Jaclyn Jacquez considers herself an adelita, of sorts.
Adelitas were female solders (soldaderas) who were a vital force during the Mexican Revolution in the early 1900s, fighting alongside men. As President of Don Cuco Sotol, she spearheads a sixth generation company producing a spirit steeped in 800 years of history.
Born in Albuquerque, New Mexico and raised in El Paso, Texas and Chihuahua, Mexico, this charming but fierce warrior woman is more than armed with a masters degree in International Business from the American College of Switzerland. Under her leadership, the company trademarked its brand name, exported it first into New Mexico, and now, into New Zealand where it is gaining the attention of bars and restaurants specializing in serving handcrafted Mexican spirits-based cocktails.
In an industry where the image and story behind a spirit is crucial for its marketing success, Jaclyn and the entire Jacquez family, staunchly refuse to stray from their artisanal roots. Opting instead to concentrate on honoring their culture and way of life in the Sonoran Desert, they have managed to capture its essence inside every bottle of Don Cuco Sotol.
As I related to author, Tom Barry, in his stellar article “A Sotol Story” (it may be bad form to quote oneself, but I’ll do so here), “There is no mistaking that Don Cuco Sotol is produced–handcrafted, micro-distilled–and lovingly brought into the market by the Jacquez family.”
A revolutionary spirit fronted by a soldadera, Jaclyn Jacquez most certainly belongs among the ranks of Tequila Boss Ladies.
To repeat, we asked a short list of five questions to prominent women leading the charge for change in the Tequila Industry and beyond.
Interview with Don Cuco Sotol’s President, Jaclyn Jacquez.
TA: How would you describe your experiences as a high ranking woman in your position in a primarily male dominated industry?
JJ: To be in a male dominated industry has been an empowering feeling. The liquor industry is starting to realize the great power of influence women have in this business. Not only do we have influence in advertisement and marketing but we are playing a major role in strategic business decisions at an international level.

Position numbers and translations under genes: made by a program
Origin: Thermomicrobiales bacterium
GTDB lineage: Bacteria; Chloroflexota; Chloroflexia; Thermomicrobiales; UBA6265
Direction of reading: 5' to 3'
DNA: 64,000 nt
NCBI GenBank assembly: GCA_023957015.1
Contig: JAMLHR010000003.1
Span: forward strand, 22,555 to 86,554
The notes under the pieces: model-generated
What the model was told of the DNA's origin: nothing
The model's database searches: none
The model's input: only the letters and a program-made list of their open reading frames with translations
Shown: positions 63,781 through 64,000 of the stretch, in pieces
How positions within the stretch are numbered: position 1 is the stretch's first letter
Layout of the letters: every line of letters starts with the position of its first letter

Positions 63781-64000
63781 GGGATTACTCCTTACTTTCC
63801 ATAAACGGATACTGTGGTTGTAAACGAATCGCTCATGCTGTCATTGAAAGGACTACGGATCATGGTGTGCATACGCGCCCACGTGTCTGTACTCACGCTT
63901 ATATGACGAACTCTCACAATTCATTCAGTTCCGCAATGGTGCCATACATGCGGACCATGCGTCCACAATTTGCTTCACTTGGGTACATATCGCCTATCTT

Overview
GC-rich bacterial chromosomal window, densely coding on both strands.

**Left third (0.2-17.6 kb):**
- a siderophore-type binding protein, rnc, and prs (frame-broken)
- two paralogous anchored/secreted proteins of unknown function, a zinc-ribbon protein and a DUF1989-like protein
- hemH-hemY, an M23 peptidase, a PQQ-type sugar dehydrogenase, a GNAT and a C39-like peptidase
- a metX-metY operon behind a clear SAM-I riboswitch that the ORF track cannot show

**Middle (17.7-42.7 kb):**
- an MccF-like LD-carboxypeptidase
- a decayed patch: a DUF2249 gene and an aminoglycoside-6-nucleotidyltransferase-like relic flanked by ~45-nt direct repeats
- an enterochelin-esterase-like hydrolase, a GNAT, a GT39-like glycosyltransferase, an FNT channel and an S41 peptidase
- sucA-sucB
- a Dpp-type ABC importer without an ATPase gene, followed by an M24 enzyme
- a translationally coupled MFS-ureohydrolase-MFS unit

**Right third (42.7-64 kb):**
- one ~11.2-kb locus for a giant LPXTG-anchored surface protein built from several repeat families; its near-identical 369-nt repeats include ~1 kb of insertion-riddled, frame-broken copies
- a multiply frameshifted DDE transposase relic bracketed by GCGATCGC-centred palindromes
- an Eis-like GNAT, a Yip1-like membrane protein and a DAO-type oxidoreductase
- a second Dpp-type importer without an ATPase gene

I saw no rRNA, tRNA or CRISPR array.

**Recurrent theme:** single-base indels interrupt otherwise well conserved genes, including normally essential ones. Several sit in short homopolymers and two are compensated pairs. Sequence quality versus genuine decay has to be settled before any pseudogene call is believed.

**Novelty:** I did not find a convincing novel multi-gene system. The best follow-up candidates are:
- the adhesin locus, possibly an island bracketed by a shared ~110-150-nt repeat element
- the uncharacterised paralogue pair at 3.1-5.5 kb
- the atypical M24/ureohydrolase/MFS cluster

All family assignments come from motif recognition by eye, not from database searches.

TA: How have you been able to change things within your industry?
JJ: The sotol industry had played a major role during Mexico’s revolutionary times just as the women called ” Adelitas” did during that period. Now its challenge, and my challenge, is to revolutionize everyone’s cocktail with this spirit.
My heritage is from Chihuahua and I, too, carry that northern revolutionary spirit within me. I don’t think I’ve made a change in this industry, yet, but Sotol is a revolutionary drink and I’m just part of its heritage.
I just happen to be the “Adelita.”
TA: What do you see as the future of women working within the Tequila/Sotol Industry?
JJ: I see huge potential for women and the liquor industry itself.
I see women not only in the marketing aspect of it, but in the agriculture, business, social conscious awareness of it and education. I see women taking this challenging industry to a much higher level where people will not only be asking for just well drinks but for a cocktail with a specific brand of sotol or tequila.
TA: What things would you like to see changed?
I want people to understand that tequila and sotol are not just another alcoholic beverage to drink. It is more than that. It is culture, art, and a spirit that has to be treated with respect. That’s why the Ancestors called it spirits. Consumers need to research and know what they are consuming and demand it.
TA: Is there anything you’d like to say to women who may be contemplating entering and working in the Tequila/Sotol Industry in one form or another?
JJ: Yes. It’s just like any other goal. You’ve got to have passion and embrace every challenging aspect of this industry.
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